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Agent Interview: Peter Rubie

Q: Describe what you're looking for in 25 characters or less.

A: New takes on our world

Q: What other agents do you admire most?

A: Agents these days are the axis of an author's career. When editors leave or authors move on, the one consistent thing is the partnership with an agent. So any agent who embraces this approach to agenting -- business partner, editorial advisor, "life coach," fierce advocate for the author -- is someone I admire.

Q: Who are your favorite authors?

A: Which of your "children" do you love the most? That is such a hard question. Anyone who treats people with respect, encourages newcomers, and writes well. Of non clients I've always loved John Dufrene's work, Anne Perry, Dennis Lehane, Robert Goddard, Zadie Smith, Herman Hesse, Arthur Clark. Octavia Butler, J.K. Rowling -- the list is really pretty long. Plus new voices who see the world in ways that helps me understand their take on it and see it fresh myself.

Q: What sets you apart from other agents who look at the same type of material?

A: I am fiercely editorially involved with my client's work, though respectful of what it is they want to write, and I hope a pretty fierce advocate for them when it comes to being treated fairly by their publisher. That would include trying to get the best deal I can for them at the outset.

Q: What is the best advice you can give someone who is considering submitting work to you?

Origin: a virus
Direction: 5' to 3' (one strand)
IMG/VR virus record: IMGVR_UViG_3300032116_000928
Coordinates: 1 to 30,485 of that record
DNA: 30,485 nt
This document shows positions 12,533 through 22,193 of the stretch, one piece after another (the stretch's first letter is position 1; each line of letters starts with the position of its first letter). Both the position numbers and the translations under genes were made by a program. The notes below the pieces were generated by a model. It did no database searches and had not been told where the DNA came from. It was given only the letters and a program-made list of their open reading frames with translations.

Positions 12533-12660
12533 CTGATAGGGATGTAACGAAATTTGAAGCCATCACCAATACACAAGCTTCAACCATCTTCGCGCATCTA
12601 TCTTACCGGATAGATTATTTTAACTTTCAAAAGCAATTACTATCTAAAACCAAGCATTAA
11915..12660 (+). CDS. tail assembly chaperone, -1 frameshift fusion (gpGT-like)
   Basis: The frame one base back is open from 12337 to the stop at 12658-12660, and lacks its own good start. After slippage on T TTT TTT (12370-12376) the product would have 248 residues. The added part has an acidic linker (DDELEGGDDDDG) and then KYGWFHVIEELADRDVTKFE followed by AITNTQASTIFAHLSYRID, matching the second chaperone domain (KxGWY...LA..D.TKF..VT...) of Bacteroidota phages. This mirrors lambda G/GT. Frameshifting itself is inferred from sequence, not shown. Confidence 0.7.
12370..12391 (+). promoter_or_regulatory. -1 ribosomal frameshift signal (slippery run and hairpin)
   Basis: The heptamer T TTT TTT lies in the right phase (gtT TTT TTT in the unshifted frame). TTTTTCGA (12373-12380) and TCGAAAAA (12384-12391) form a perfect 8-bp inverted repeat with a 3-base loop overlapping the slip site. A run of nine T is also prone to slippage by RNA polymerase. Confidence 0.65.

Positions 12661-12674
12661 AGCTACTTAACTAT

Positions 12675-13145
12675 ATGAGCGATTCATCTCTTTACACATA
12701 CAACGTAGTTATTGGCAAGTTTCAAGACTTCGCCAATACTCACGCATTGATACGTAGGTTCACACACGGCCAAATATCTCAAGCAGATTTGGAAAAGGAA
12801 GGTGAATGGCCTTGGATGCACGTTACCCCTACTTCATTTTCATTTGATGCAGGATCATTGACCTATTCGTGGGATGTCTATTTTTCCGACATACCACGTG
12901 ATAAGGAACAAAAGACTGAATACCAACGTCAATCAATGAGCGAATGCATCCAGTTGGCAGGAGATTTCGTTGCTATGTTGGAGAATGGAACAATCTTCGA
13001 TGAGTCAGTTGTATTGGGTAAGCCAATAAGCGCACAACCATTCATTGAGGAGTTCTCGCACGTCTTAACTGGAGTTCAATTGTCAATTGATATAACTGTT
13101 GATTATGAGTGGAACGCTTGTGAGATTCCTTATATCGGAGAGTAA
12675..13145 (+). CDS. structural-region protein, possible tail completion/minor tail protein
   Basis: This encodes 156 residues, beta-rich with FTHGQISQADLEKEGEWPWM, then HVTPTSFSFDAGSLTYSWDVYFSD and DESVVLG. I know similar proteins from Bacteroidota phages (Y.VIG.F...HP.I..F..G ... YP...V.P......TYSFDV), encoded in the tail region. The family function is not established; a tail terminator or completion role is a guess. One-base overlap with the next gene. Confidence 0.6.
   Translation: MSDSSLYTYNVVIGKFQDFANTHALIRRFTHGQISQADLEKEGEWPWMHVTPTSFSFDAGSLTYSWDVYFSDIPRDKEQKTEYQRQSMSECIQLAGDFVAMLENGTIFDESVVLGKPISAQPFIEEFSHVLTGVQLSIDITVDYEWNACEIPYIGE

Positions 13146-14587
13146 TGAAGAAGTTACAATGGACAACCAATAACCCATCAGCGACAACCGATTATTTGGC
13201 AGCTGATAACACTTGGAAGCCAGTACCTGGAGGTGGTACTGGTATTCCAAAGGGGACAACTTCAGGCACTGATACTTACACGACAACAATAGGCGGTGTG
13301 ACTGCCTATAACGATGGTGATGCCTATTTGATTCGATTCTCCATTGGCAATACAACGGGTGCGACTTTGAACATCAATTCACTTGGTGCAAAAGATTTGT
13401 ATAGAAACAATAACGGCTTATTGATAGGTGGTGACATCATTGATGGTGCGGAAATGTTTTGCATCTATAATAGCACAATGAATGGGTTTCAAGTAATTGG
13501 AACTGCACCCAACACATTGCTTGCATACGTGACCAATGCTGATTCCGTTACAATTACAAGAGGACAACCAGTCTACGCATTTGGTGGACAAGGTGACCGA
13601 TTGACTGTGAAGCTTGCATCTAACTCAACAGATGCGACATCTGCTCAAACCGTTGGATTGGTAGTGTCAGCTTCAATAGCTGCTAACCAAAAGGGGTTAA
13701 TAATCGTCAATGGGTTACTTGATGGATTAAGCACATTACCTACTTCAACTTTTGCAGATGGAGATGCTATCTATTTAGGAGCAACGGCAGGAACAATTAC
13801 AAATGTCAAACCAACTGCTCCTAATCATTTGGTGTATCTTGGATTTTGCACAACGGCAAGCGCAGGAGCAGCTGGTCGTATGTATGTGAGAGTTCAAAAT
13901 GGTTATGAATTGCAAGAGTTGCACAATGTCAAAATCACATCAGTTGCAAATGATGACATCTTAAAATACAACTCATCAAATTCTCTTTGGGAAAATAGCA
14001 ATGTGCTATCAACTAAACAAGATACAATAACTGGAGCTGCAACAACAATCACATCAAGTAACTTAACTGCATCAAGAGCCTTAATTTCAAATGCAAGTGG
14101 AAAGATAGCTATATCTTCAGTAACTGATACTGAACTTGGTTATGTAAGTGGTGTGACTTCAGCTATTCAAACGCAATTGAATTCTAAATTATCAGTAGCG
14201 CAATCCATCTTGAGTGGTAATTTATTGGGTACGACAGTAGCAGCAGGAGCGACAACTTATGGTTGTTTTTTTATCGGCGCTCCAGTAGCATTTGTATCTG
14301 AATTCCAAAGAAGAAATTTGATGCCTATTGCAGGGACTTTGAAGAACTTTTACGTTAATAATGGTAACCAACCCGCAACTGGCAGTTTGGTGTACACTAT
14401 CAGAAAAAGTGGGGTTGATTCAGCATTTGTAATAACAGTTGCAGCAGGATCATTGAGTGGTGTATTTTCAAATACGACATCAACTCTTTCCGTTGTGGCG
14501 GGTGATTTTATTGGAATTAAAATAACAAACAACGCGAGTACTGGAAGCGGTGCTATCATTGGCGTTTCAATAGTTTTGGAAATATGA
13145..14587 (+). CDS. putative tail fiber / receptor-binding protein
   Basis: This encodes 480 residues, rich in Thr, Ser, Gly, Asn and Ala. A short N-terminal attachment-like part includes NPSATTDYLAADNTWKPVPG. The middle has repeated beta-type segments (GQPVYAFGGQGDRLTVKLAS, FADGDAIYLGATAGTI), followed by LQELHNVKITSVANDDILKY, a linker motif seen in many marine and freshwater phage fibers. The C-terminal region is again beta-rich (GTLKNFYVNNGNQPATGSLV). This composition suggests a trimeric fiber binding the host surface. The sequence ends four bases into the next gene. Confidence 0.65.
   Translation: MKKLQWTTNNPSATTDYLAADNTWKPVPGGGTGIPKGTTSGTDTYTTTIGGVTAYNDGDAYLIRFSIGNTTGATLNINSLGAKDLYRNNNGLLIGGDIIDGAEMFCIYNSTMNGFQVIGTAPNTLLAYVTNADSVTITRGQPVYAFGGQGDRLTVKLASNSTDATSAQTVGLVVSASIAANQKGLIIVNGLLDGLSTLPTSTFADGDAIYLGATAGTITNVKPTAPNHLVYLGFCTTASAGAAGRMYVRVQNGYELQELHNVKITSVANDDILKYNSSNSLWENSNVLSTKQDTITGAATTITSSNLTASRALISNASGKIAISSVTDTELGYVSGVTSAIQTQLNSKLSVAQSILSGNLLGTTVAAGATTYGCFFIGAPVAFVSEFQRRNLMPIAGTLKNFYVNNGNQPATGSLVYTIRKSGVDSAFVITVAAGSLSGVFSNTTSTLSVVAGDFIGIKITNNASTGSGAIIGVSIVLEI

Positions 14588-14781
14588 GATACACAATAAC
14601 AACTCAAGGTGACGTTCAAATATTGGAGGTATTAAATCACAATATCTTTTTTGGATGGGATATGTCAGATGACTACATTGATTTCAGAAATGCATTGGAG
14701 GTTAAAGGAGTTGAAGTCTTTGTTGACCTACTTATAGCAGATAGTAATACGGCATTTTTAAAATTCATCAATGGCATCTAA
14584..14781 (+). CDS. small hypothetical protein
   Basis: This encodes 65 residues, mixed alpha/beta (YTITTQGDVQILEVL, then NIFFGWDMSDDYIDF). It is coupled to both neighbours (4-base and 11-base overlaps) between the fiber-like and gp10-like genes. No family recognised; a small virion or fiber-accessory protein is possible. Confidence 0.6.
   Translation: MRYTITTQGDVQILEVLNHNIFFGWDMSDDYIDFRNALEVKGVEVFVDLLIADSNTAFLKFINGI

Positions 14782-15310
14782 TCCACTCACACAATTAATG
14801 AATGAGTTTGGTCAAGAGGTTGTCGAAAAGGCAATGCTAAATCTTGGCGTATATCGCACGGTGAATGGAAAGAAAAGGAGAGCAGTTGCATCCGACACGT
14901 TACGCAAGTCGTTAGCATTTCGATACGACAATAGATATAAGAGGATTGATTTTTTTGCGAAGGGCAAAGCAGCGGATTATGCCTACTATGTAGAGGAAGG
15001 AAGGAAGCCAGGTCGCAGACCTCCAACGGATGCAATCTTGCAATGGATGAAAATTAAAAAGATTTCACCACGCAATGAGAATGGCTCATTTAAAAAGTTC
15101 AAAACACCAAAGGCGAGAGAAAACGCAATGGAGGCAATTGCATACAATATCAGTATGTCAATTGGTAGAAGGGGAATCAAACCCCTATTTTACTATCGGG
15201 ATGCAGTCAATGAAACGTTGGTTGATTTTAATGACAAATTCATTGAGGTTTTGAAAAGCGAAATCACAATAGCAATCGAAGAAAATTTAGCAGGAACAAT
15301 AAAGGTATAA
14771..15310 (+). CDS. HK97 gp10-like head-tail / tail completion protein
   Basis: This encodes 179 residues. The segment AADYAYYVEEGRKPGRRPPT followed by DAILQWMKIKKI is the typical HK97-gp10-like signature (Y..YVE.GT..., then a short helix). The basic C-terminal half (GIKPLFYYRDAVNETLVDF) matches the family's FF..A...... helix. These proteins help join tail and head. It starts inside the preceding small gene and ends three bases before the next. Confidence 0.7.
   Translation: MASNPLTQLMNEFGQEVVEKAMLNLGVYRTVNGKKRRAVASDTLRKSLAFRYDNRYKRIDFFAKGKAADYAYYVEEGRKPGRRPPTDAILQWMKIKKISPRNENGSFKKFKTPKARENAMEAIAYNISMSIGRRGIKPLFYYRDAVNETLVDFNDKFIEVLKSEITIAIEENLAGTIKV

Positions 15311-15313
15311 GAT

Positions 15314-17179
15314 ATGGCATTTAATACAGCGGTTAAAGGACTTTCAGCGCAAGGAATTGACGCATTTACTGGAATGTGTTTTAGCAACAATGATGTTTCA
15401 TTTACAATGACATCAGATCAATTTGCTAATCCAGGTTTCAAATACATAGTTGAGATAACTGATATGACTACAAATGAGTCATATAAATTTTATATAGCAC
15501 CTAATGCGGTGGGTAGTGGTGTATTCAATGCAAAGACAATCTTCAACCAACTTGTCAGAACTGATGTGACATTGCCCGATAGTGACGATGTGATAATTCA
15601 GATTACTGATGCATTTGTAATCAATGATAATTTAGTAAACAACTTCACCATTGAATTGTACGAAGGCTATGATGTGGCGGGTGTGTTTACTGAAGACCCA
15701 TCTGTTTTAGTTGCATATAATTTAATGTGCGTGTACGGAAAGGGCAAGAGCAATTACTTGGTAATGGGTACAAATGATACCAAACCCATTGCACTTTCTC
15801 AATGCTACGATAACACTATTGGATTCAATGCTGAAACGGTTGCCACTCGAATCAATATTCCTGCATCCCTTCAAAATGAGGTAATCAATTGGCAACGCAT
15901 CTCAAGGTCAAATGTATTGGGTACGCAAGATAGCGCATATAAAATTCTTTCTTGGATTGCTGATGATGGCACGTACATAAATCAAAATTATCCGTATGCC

A: Be professional. Learn what that means. Learn how the publishing industry works. Be willing to accept that publishing at a professional level is a series of partnerships, with your agent your editor, even your readers. You don't have to agree with everything we think you should do, but you should be open to hearing what it is we have to say.

Q: Describe the ideal query letter.

A: Here's the thing about a query letter -- it does many jobs at once. Yes, it tells me about who you are, what you've done, what you areas of expertise are, what you've published (if anything) and so forth. But HOW you write the query letter is really important. More than anything, the query letter gives me a glimpse into the mind of the writer behind the query. I'm looking first and foremost for good writers. The one thing almost all good writers have in common, is that whether it's about scaling Mt Everest or doing the laundry, they find an intriguing, often seductive way to write about their subject that keeps me turning the page. What they are writing, to a degree, is less important initially. If you can write, what you are writing can be something, potentially, we can work on together.